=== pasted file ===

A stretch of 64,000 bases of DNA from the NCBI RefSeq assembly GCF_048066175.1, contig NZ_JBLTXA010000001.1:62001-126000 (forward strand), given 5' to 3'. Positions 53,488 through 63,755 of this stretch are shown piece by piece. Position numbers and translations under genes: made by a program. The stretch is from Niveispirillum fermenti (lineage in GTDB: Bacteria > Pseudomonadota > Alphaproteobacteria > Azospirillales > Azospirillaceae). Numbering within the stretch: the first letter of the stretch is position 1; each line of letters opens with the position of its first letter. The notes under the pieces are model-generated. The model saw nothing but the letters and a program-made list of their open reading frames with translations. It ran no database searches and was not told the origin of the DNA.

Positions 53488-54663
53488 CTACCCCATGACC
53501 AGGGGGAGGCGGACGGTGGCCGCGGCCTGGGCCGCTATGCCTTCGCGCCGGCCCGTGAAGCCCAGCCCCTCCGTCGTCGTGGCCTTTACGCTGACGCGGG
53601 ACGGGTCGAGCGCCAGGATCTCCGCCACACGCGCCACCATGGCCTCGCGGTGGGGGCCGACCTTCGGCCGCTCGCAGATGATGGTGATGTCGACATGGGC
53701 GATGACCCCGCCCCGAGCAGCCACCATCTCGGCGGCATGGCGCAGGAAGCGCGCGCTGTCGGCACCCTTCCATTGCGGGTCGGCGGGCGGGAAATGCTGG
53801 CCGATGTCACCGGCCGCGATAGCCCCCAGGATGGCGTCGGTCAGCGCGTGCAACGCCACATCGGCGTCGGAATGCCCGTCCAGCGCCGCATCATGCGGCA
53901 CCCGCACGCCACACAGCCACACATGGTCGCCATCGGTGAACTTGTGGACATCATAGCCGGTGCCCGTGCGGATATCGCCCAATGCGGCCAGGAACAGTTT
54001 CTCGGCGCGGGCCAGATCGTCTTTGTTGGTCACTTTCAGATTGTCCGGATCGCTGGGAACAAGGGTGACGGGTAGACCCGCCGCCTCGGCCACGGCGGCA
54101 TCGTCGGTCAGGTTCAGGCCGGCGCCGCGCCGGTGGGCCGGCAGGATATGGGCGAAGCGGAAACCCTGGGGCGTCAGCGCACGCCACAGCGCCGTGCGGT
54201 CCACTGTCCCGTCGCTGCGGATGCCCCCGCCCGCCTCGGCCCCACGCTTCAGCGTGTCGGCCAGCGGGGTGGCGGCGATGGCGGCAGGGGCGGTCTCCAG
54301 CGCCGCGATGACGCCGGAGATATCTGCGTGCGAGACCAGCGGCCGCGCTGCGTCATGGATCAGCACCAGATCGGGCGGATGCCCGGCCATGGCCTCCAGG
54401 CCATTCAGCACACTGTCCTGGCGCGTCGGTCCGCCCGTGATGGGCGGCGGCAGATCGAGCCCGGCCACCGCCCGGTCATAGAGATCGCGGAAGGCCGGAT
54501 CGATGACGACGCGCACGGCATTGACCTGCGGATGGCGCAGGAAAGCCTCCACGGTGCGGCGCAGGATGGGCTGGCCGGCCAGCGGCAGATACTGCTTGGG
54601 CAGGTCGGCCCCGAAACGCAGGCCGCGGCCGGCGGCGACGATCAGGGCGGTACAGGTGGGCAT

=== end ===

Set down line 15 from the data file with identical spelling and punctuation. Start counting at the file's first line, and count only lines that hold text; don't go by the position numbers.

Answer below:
54601 CAGGTCGGCCCCGAAACGCAGGCCGCGGCCGGCGGCGACGATCAGGGCGGTACAGGTGGGCAT